So I wrote to him and length warning him how bad all types of psychotherapy and psychiatric drugs are. I offered to find him a lawyer. He accepted my offer, and he also terminated all contact with the psychiatrist.

    So I am very pleased. At this juncture he also has no need for a lawyer.

    But if they tried to make his heart condition care subject to seeing the psychiatrist? Is that what is meant by integrated care?

    Then he would need a lawyer.

    We must fight this idea of integrated care as though our lives depended upon it, because they do. I also suggest a good place to start is with the new building at UC Irvine, and also because of the seeming connection between that and the Saddleback Church.

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  3. The list is very thorough, though incomplete in one regard: to put an end to “ADHD” diagnoses, we need to revise the oppressive nature of our educational system and take an approach that respects the individuality and internal motivations of our students. The industrial educational model is responsible for probably 90% of “ADHD” diagnoses. Consider alone the fact that 30% of the “ADHD” cases go away if kids go to school one year later. Clearly, schools (and now even preschools!) are expecting things from kids that are not appropriate, and alternative models already exist. Time to start doing what works instead of what’s politically expedient!

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  4. A big one is importance of eliminating forced treatment and also knowing the role trauma plays in this system.

    We need this in an integrated system. I know I use system time and time again but am stable much of time though.

    Peer run respites are great because one can leave when feel up to it. Haha.

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  5. Robert, thank you for this excellent and provocative article. What passes for “integrated care” is generally pathetic. My experience has been that integrated care means psychiatrists make decisions that “allied health professionals” (such as psychologists, social workers, peer support workers) are required to support. The latter can occasionally say a few words that offer a different perspective, but they are generally of little relevance or impact, and often only have an opportunity to be expressed after the psychiatrists’ decisions have been implemented as when “medication,” ECT, and so on have already begun. Such care is “integrated” only in the sense that multiple professionals are theoretically able to chat to each other about it. That is a superficial and fairly meaningless way of operationalizing “integrated care.” Though I imagine this version of integrated care is held in high esteem by psychiatrists who can use it as evidence of their commitment to teamwork, patient-centered care, holistic treatment, or (insert your own meaningless buzzword or phrase here).

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  6. “Mental health” is an oxymoron. The whole crappy system prevents recovery from emotional pain and creates sickness where none existed. My “bipolar” was entirely iatrogenic and none of the doctors I see now realize I’m off my cocktail. They assume my mood swings are gone because my “meds are working.” Bunch of idiots!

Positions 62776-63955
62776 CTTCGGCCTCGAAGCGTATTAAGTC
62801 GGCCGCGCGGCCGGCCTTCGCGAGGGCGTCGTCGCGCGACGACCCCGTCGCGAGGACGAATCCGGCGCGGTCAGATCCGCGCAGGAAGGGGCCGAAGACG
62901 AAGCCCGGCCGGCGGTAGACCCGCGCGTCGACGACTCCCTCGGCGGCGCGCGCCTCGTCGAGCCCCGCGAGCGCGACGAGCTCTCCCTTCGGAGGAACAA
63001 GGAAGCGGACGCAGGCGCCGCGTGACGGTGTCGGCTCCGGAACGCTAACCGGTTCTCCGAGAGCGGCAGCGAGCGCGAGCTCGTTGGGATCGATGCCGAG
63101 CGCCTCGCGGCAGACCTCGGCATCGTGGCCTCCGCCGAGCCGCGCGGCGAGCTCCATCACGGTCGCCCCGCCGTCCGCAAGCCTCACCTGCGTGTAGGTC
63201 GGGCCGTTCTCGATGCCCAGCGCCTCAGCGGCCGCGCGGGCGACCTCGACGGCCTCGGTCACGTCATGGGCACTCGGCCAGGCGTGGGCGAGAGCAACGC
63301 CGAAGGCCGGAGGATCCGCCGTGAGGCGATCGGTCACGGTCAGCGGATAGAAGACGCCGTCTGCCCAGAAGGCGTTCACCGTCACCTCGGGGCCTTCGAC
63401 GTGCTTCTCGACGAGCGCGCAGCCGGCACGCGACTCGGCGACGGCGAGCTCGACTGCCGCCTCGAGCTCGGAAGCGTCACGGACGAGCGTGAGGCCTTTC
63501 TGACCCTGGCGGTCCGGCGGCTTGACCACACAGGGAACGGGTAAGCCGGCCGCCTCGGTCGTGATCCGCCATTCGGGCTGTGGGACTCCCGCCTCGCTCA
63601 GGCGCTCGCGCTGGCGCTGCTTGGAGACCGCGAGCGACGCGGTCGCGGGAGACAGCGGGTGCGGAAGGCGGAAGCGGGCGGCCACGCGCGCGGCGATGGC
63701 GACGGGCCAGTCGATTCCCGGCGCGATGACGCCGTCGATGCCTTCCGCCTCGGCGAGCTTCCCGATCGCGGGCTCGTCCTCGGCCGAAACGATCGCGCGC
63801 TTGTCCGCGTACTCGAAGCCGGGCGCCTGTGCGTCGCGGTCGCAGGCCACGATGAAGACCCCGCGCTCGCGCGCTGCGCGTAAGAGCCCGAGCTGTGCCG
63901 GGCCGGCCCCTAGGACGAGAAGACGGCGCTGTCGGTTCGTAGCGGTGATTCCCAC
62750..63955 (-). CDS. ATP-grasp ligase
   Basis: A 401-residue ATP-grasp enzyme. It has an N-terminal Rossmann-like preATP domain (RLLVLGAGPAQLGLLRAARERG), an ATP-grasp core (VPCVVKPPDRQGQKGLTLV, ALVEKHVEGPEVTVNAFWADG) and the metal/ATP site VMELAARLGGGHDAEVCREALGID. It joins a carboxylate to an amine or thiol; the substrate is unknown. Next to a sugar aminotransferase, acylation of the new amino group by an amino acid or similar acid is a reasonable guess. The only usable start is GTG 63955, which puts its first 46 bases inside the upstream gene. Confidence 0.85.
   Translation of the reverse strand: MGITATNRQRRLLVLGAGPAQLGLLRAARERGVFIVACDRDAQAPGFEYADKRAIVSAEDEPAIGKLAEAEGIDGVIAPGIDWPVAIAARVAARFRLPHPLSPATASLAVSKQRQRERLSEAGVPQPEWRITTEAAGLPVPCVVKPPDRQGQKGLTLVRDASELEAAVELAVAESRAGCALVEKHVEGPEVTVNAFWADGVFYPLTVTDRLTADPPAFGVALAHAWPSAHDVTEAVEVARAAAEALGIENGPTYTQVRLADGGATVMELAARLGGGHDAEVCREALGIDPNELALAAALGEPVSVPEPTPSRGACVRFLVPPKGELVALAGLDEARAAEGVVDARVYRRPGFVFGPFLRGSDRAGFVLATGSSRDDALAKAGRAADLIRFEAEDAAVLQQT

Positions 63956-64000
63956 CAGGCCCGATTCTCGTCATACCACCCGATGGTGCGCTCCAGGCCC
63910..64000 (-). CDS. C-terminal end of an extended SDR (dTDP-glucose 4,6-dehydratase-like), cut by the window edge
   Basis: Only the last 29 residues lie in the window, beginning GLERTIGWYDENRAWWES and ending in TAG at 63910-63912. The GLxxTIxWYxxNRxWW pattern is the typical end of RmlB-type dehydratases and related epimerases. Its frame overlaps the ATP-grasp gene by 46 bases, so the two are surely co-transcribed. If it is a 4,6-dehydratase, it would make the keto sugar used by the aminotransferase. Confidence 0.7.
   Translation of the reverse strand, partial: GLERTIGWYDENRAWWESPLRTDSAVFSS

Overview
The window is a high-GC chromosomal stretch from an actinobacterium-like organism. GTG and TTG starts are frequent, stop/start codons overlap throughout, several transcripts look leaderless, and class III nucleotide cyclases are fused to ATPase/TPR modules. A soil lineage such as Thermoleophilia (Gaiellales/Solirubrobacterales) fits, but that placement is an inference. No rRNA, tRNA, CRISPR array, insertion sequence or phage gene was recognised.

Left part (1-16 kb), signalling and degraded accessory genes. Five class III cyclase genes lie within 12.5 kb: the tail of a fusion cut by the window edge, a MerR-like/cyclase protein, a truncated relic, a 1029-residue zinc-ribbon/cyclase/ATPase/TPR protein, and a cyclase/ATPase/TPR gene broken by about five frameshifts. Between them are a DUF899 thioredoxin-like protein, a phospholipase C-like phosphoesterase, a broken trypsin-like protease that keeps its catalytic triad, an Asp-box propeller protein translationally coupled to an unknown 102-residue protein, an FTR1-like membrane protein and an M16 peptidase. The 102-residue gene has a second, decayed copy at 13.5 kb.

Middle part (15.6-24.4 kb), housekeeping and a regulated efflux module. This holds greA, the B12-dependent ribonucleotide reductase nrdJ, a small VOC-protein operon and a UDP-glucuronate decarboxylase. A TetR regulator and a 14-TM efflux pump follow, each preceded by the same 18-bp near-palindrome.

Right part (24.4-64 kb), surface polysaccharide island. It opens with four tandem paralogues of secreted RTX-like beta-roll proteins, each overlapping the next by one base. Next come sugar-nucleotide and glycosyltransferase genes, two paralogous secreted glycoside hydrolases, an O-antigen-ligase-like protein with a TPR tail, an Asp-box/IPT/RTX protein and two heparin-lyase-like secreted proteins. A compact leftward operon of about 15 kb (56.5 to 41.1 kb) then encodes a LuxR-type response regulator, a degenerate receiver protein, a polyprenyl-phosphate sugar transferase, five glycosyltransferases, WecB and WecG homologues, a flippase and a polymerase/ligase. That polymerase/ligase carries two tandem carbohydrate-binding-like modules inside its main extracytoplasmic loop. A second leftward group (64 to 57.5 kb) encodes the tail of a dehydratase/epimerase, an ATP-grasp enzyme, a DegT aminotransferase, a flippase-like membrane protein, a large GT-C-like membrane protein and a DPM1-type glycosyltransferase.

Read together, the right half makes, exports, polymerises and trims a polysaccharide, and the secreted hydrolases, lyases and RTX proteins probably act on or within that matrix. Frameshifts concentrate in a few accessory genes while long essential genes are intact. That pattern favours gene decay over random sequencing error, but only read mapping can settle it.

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    • Really bad reaction to the SSRI anafranil. It kept me awake; the entire 3 weeks I took it I dozed for a total of 10 or 12 hours. Psychotic mania like I never experienced before or since.

      Darned pills ruined my life. Trying to rebuild my life from scratch at 44–after 24 years–with no help from anyone. Off the “cocktail” of mind altering drugs finally. But I ache all over and am chronically unhappy. Lonely, unable to pay all my bills on $760 a month. And aching all over like I have the flu all the time! Anemic and low in vitamins but scared to see a doctor because they are liars or gullible sheeple.

      A psychiatric survivor pen pal nags me to make new friends and crap. How? No job. No social support but the Loony ghetto for decades and my (sometimes) emotionally abusive parents. Too late to start over. I’ve chosen the recluse way. 🙁 Plus there is no reliable transportation here except pricey cabs.

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  7. Your article is right on the mark, Bob. And beyond my agreement with all of the markers you propose for an integrated system of health care, I particularly like your sensitivity to those who might find the use of accurate terms like “mutilation” and “poisoning” not to their liking. We all need to show this kind of sensitivity and compassion, while also maintaining an unyielding focus on the real effects of the deficits involved in mental health system failures. Psychiatry, and my own profession of psychology, have in the main become inured to perspectives other than that held by the dominant and controlling role of “expert.” This limited “expert” perspective is reinforced by the political and economic pressures to successfully meet the minimal standards for treatments covered by payers, and to not extend “treatment” beyond the reduction of “acute” symptoms. As we have seen in the past, successfully achieving these short term goals can foster an expert’s self-importance, defensiveness, and being closed to alternative viewpoints. That type of expert perspective and system orientation might even lead an “expert” professional association leader to declare a person who is voicing evidence-based contentions to accepted standards, to be “a menace to society.” So, compassion and understanding for those so caught in their self-fulfilling web of rigidity is very important. And by doing so in your article, you are living the Recovery values you preach. Your past work as an administrator was filled with many examples of compassionate visions of effective system transformation.